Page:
Geth’s insecure unlock
The Ethereum ecosystem is rapidly changing. Being open source software, a lot of improvements can pour in every year. A side effect of this is that “tutorial” and “quickstart” blogs can possibly get outdated, and leave readers confused. I was one such reader. In this article I’m going to describe an interesting error I ran into while trying to unlock an account with geth and the subsequent learning that ensued.
As per the tutorial I was following, I first started an Ethereum node using
geth --ropsten --syncmode "light" --rpc --rpcaddr 127.0.0.1 . My intent was to start a “light” node on the Ropsten testnet and deploy a contract to it using Truffle. I then ran
geth attach \\.\pipe\geth.ipc to connect to the Geth console via the IPC end point and tried to unlock an account which I would use to deploy the contract. Here Geth errored out with this message.
At first this did not make complete sense because I was connected to the Ethereum node via IPC, not HTTP. So what is Geth complaining about?
I took a step back and had a closer look at the geth command that I used for starting the node.
geth --help (sounds like a pun :D) easily revealed explanations for each of the options I had used.
--rpc Enable the HTTP-RPC server (deprecated, use --http)
--ropsten Ropsten network: pre-configured proof-of-work test network
--rpcaddr value HTTP-RPC server listening interface (deprecated, use --http.addr) (default: "localhost")
As the help page says, the
--rpc option enables the Ethereum node’s HTTP-RPC server. What is this HTTP-RPC server and what is it used for?
Back to our error — Why is account unlock forbidden when the HTTP server is enabled?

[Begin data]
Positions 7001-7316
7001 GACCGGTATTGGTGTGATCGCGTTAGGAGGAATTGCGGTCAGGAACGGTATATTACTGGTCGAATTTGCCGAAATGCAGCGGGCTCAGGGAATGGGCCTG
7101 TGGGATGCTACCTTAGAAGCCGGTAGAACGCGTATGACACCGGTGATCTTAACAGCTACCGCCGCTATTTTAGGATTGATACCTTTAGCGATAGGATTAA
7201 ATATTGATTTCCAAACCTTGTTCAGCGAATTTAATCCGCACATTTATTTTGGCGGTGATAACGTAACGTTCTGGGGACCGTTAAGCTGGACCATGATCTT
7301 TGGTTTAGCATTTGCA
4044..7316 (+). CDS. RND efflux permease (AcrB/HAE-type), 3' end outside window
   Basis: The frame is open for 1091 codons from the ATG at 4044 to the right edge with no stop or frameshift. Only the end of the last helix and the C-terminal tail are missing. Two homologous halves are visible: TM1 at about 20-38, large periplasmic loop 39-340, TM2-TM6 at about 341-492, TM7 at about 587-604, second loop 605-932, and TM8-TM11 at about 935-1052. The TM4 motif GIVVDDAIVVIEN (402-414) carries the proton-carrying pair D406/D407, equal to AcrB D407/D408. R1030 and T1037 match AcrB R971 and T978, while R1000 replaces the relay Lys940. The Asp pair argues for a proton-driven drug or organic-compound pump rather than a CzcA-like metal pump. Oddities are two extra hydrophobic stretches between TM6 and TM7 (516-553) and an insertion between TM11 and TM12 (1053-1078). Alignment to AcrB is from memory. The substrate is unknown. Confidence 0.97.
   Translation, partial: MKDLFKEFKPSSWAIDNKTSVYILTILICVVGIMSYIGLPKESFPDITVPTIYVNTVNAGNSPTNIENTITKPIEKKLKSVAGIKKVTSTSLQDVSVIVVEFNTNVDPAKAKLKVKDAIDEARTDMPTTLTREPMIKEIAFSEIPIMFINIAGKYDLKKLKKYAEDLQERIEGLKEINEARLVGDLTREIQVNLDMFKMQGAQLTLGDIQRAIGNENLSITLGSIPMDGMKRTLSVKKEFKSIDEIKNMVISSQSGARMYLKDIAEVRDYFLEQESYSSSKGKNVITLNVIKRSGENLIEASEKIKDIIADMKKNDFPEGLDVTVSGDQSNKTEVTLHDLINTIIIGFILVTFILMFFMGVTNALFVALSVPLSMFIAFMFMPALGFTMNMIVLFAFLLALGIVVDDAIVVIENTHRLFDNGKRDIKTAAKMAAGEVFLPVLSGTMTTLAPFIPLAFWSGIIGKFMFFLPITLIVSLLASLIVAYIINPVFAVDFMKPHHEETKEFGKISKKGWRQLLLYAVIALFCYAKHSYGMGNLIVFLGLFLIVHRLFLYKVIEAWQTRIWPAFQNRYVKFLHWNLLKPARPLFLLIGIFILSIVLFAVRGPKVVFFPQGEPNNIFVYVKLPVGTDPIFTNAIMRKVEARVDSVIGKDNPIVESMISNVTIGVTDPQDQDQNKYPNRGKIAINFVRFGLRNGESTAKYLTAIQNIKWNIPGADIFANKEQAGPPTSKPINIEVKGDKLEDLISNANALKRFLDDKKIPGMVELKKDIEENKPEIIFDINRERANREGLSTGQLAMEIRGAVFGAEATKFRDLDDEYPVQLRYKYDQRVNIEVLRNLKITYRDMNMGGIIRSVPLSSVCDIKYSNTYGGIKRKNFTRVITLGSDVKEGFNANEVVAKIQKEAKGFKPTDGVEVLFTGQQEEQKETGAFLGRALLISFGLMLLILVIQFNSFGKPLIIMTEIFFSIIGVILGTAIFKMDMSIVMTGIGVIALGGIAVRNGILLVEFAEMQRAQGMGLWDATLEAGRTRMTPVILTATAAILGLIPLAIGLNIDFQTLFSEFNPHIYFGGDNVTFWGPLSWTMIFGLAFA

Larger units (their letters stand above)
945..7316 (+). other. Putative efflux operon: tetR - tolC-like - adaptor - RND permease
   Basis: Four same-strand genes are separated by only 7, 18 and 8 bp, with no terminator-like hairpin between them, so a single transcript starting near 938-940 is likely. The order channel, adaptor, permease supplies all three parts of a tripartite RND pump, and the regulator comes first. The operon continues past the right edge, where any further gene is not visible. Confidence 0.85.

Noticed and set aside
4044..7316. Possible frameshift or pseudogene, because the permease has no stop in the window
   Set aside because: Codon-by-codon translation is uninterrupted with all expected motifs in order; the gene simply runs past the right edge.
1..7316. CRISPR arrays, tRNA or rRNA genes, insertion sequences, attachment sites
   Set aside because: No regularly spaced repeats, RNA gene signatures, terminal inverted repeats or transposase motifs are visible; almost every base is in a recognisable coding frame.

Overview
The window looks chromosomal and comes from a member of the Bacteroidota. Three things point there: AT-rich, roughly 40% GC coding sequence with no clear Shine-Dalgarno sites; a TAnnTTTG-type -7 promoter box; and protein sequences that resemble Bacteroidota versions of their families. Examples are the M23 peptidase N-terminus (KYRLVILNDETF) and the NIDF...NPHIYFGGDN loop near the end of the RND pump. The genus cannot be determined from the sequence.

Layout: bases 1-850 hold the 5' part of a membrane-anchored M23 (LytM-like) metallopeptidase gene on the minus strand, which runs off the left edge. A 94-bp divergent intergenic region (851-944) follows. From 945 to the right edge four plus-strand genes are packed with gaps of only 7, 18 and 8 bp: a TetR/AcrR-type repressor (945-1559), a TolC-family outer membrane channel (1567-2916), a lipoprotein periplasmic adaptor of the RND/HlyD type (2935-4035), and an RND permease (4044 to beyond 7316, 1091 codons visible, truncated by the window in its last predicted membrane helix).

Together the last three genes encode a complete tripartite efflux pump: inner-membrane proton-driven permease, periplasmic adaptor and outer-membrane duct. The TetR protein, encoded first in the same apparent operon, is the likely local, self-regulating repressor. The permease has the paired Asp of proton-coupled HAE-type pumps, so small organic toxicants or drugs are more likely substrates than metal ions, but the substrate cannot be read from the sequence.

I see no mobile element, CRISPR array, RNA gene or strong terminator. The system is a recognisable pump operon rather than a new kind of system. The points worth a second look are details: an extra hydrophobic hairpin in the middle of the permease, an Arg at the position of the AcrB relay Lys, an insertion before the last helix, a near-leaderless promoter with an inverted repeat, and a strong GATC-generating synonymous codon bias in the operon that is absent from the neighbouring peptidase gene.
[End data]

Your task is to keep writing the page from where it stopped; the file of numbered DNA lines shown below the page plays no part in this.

If an Ethereum account is unlocked and the HTTP interface is exposed to the outside world (i.e. on the host’s public network interface) then it is possible for anyone to transfer funds from your account or sign a transaction using your account’s key. In 2018 there were reports of a massive campaign by attackers that scanned for internet-exposed Ethereum wallets and mining equipment. Also common, was to have accounts mysteriously emptied by bots soon after they were unlocked.
To mitigate this potential vulnerability a change was introduced in Geth to disallow unlocking accounts when the HTTP or websockets interface is enabled. This comment in the pull request describes how Geth can be expected to behave at present. However it’s still possible to unlock accounts whilst exposing the HTTP or Websockets interfaces by explicitly providing the
--allow-insecure-unlock option to geth. This must be used with great caution.
Its worth noting that by default the geth node doesn’t start the HTTP and WebSocket servers. And even when they are explicitly started using the
--ws flags, not all functionality is provided over these interfaces for security reasons. These defaults can be overridden with the
--wsapi arguments, or with
Best practices when using accounts
geth --ropsten --syncmode "light".The node prints the IPC endoint address in the logs on startup. You can then attach to the IPC endpoint using
geth attach path/to/ipc/geth.ipc
- When using the CLI, it is recommended to do the account unlock interactively as opposed to specifying the password directly as part of the command. For e.g. The following command starts a node on the Ropsten testnet with the specified account unlocked. The HTTP-RPC and Websockets interfaces are not enabled.
geth --ropsten --syncmode "light" --unlock 7a67c39db201fbba9e9e0e...
$HOME/.ethereum/historyfile. If you execute
personal.unlockAccount(eth.accounts, "myethsecret", 5)you will be able to see your password printed in the .history file mentioned above. By default the directory in which your .history file is located is only readable by your own system user. But if your system user account is compromised, your password will be visible in your history file.
- Consider using a wallet to interact with the Ethereum blockchain. For e.g. using Metamask you can securely manage your account, use your account to authenticate to websites and send transactions.
In this post we tried to undertand why Geth disallows unlocking accounts when the HTTP or Websockets interface is enabled, potential risks in that scenario and best practices when working with accounts.
Thats all for now. Stay tuned for more! Please share your thoughts in the comments below and 👏for this post if you found it helpful.